Now, there's a lot of discussion about the T's huge deficits and the need for fare hikes, but this sort of low hanging fruit is apparently anathema. I've calculated it out before, but here is a quick sketch of how much money could be saved in operational costs by having a working transit signal preemption at D Street. One caveat is that at rush hour there might actually be enough bus traffic that signals might not be able to let every bus through at speed: there are 30 buses per direction per hour, so one bus per minute, and the cross traffic needs at least, say, 20 seconds for a pedestrian signal. But given that the current average delay, with deceleration and acceleration, is one minute, even 20 seconds is a heck of a lot better.
Let's say that the average bus experiences a 45 second delay (this is conservative, especially since schedule padding is required based on the longest time possible to wait, more than three minutes per round trip, or nearly a quarter of a Silver Line Waterfront round trip). For the Silver Line Waterfront shuttle from Silver Line Way to South Station, this accounts for 10% of the total run time, for the SL2 it's 7% and for the SL1 4%. How many trips are affected? Based on recent schedules:
SL1: 128 trips weekdays, 99 Saturdays, 126 Sundays.Total: 337 trips weekdays, 174 trips Saturdays, 196 trips Sundays. Or 2055 trips per week. And these are one-way trips, so actually 4110 trips per week (this will go up once Silver Line Gateway service begins running). Assuming that each of those trips loses 45 seconds, we're talking about 3082.5 minutes of operating time per week wasted sitting at the D Street light, or 51.375 hours per week. 52 weeks in a year gives you 2671.5 hours of savings, and at $163 per hour (the cost in 2013 to run a T bus) the cost savings amount to $435,455 per year. It's probably higher by now.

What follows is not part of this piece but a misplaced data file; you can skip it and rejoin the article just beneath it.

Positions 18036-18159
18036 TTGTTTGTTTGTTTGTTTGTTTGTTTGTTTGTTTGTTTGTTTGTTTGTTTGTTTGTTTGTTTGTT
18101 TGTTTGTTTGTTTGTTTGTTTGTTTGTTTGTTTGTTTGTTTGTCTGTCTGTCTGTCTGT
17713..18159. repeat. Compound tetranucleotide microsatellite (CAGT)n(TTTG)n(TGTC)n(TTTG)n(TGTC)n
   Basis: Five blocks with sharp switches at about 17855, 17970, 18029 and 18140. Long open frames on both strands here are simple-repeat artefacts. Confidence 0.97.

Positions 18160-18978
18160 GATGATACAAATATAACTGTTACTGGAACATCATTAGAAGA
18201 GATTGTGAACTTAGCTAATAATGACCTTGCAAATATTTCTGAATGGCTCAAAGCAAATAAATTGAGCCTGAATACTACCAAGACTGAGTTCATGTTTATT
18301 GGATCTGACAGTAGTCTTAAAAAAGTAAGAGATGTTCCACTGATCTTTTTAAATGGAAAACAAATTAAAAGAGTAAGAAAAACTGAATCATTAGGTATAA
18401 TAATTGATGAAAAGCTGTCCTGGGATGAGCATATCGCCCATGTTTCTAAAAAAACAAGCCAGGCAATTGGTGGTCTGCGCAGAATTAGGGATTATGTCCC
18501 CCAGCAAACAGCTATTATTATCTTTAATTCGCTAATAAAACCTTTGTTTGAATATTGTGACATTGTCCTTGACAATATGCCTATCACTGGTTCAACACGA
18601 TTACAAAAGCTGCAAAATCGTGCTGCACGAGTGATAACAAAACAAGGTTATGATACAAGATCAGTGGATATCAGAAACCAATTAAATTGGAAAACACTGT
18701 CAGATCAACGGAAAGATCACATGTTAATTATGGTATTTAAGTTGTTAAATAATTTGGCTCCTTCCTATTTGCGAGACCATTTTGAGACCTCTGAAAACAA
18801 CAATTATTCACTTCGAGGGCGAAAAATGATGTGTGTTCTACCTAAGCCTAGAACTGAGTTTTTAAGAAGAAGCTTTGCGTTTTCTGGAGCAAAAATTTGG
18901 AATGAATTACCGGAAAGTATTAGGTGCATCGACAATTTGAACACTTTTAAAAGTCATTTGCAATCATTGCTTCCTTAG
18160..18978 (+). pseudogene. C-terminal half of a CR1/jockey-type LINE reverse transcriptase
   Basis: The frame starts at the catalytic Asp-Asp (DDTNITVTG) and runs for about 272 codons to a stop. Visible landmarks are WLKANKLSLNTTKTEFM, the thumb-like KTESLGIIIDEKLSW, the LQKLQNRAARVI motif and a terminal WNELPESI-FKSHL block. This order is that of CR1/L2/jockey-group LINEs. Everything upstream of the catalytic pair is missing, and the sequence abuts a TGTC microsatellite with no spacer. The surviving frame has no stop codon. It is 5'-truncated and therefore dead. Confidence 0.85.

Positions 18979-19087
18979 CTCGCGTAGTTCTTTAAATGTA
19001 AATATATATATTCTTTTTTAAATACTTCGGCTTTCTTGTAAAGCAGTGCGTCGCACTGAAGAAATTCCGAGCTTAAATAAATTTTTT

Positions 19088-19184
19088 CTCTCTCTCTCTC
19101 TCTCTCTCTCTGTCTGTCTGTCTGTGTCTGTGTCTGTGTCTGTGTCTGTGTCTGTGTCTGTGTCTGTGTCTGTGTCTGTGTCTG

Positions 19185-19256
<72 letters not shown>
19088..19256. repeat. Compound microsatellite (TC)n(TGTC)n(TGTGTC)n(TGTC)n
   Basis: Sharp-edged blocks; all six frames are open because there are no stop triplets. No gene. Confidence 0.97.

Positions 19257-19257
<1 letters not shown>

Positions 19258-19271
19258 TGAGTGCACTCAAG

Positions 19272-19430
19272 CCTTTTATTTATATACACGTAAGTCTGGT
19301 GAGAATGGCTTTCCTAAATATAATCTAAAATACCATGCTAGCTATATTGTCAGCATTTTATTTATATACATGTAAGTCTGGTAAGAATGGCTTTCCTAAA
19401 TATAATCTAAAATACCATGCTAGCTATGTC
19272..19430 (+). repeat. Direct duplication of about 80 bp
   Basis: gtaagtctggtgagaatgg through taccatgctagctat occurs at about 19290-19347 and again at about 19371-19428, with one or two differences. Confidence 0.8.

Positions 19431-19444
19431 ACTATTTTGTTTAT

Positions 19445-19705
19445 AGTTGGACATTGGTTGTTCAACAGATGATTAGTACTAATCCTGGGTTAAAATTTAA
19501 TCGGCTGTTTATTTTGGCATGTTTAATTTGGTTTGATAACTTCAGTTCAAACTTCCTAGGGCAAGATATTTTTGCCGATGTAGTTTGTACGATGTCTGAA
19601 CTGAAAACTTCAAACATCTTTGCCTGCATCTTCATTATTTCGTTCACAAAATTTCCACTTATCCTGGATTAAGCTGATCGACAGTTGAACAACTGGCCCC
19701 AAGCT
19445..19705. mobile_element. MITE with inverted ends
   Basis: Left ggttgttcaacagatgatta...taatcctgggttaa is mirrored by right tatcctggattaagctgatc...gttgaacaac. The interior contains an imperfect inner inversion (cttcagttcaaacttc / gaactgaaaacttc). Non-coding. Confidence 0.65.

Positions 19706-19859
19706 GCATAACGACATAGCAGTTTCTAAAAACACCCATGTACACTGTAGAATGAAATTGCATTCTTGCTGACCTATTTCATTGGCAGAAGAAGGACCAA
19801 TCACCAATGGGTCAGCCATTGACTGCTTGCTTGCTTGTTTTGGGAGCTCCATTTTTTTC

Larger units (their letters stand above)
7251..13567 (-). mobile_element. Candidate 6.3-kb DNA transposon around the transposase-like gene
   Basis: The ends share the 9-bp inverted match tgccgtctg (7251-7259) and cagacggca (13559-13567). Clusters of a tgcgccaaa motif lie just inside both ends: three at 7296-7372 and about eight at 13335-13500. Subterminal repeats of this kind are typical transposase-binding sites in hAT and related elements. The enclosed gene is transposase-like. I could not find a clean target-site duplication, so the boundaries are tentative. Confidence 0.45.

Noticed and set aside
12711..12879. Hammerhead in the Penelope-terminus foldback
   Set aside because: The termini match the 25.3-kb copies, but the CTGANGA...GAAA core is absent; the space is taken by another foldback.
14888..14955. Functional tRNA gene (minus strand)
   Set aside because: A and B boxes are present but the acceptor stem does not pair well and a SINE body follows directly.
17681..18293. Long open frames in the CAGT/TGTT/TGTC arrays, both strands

SL2: 142 trips weekdays, 75 Saturdays, 70 Sundays.
SLW: 67 trips weekdays.
Let me repeat that: by fixing D Street, the T could operate the exact same amount of service on the Silver Line, but cut costs by nearly half a million dollars. The argument that it would just be built in to schedule padding is spurious, since a more predictable light would save considerably more time, and the run times are short enough that the same amount of service could be operated with fewer vehicles, or the same vehicles could run more frequently. (For instance, if the Silver Line Waterfront service time went from 15 minutes to 13.5, a bus could make 9 round trips in two hours instead of 8.)
If the FMCB is serious about cutting costs, they should be banging down the doors at BTD for this sort of common sense solution to save money. There's no need to cut service; in fact this would increase service quality. Yet everyone is content to pass the buck, and years later, service never improves.
(* Kind of funny story, but Nicole reached me at the Birkie Expo in Hayward Wisconsin, and I spent ten minutes going on a rant about how dumb everyone at the T and BTD is and basically said "yeah, all of this is on the record." Because it's all true. And if you think this blog is excitable about transit, I may get just as excited about ski marathons.)